Auto Insurance Policy Review
Temperatures are falling to sub zero levels, and in some parts of the country, millions have experienced frozen roads and ice storms. With winter driving conditions at their worst, you can at least find comfort in knowing that your auto insurance policy provides you with adequate coverage in the event of an accident. Or does it?
If you haven't looked at your insurance coverage in a while, winter is a good time to conduct an auto insurance policy review. Or, if you have recently moved from a place like San Diego to a city like Morristown, NJ, the minimum liability policy you had in the sunny state may not be enough to cover potential driving accidents in a snowy state.
Auto Insurance Basics -- Having the Right Coverage
- Collision Coverage. You slide into another car on the ice, damaging your vehicle and that of another car. Although the slide was not intentional, it was deemed to be your fault. This is where your auto insurance policy's collision coverage kicks in, covering the repair of your car and that of the other vehicle.
- Cover the cost to repair property or for injuries sustained by occupants of the other vehicle--up to the limits of your auto insurance policy.
- Personal Injury Protection: A passenger in your car was injured. Accident-related medical expenses, lost wages, or funeral expenses are all covered through personal injury protection, which is typically required by law depending on your state of residence.
- Comprehensive Coverage. This time you're not in your car, thankfully, but during a storm a tree freezes and breaks, falling and damaging your car. Comprehensive coverage will pay for the cost to repair any physical damage to your vehicle that was not collision related, such as falling objects, fire, hail, floods, theft vandalism, or animal collisions.
Filing an Auto Insurance Claim...or Not
- Filing a claim.
- Make sure everyone is okay. Put out flares if needed and have someone direct traffic while cars are moved out of the flow of traffic.
- You may need to call police if anyone is injured or if the flow of traffic has been severely hampered.
- Call your insurance company. Having the number handy and contacting them immediately will help to communicate the details while they are fresh in your mind.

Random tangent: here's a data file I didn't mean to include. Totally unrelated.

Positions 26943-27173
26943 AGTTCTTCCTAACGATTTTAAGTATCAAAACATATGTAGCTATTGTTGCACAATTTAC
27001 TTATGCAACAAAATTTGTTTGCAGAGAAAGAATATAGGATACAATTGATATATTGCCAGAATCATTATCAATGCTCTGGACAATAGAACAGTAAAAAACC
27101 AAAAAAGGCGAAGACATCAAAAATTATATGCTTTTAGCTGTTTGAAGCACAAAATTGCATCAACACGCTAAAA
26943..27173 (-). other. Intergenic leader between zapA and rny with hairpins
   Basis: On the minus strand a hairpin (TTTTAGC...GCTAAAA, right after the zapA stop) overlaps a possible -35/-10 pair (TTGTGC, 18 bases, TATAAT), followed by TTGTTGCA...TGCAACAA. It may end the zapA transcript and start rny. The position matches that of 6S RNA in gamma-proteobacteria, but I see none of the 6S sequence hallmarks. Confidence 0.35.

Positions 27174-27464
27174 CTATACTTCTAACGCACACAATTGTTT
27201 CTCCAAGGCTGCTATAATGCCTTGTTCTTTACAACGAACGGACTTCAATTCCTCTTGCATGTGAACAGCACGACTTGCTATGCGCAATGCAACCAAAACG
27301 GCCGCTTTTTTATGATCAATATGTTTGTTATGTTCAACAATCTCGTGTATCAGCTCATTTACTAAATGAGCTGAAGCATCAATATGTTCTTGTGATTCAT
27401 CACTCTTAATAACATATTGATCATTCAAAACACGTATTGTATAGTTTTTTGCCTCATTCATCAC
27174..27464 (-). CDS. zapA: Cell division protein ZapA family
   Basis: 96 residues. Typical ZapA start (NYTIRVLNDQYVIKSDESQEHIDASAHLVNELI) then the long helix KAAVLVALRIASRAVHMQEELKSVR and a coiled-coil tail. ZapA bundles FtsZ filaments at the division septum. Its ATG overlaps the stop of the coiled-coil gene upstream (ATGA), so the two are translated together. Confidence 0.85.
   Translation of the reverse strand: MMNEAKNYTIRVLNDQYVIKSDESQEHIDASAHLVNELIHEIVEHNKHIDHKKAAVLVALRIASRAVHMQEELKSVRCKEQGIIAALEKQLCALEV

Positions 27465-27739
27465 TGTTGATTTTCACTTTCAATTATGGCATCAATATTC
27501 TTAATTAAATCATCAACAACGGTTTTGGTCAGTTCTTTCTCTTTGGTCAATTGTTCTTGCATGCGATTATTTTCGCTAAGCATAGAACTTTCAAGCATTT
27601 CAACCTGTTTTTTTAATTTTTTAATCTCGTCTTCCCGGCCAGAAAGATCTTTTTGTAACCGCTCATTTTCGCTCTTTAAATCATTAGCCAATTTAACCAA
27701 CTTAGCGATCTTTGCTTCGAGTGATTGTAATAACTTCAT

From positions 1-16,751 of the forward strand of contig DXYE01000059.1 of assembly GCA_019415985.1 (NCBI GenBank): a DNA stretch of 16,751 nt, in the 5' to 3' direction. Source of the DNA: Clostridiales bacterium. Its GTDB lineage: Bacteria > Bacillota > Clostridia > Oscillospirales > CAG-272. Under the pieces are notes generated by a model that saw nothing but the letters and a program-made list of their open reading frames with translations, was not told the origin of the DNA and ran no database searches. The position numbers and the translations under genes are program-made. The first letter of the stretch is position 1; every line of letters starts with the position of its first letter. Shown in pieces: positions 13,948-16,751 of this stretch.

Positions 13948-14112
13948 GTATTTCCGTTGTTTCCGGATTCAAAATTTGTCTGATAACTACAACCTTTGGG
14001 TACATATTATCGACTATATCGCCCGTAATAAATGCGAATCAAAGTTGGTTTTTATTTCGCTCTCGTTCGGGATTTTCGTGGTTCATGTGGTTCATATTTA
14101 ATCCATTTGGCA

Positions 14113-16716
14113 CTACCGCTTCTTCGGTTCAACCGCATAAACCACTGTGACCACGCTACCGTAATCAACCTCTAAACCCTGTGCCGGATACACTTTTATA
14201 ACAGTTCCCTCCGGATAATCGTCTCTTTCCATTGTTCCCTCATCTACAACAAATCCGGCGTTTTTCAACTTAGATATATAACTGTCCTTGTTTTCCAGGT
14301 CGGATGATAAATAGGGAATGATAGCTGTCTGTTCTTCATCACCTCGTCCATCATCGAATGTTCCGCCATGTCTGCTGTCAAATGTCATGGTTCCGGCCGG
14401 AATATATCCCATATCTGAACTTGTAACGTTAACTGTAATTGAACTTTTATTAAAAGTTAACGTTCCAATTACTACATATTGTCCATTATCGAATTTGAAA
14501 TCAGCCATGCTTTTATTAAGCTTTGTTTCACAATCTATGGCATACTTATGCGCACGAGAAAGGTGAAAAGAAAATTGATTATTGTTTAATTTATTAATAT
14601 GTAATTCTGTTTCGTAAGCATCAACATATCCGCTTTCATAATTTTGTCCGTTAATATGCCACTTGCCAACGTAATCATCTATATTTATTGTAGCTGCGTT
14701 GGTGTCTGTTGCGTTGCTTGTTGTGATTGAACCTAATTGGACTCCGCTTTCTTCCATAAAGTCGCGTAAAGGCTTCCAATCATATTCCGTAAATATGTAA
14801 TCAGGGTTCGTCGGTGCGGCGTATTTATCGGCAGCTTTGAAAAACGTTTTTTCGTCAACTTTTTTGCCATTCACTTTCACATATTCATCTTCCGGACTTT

- Exchange information with the other driver, including their name, phone number, car's license number, driver's license number, and the name/phone/policy number for their insurance company.
- Ask any available witnesses for their names and phone numbers.
- Use your cell phone's camera to take pictures of the damage and the area where the accident occurred.
- You may need to file an accident report with your state's Department of Motor Vehicles if there was an injury or death, or if the damage to any vehicle exceeded $1,500 check your state's DMV website to confirm your accident report requirements).
- Paying Out-of-Pocket.
- Chipped windshield. If you shop around, you may find that you can get your chipped windshield repaired for as little as $50 or up to $150, which could be significantly less than the cost of your deductible. Some insurance companies provide auto glass coverage as part of their policy, so check with your insurance agent and keep this in mind when shopping for a new auto insurance policy.
- Just a scratch. If a storm took place while your car was parked and caused a small scratch to your car, you may be fine by having it buffed out at a repair shop or doing it yourself with a bit of elbow grease.
While comprehensive and collision coverage aren't always required if you own your car outright lenders will most likely require full coverage during the course of the loan), it makes sense have the right auto insurance policy to protect you in the event of an accident winter or otherwise. It's also smart to winterize your car and take advantage of winter driving tips to help avoid winter driving accidents all together.
See how much you could save today on your car insurance. Get your free auto insurance quotes today!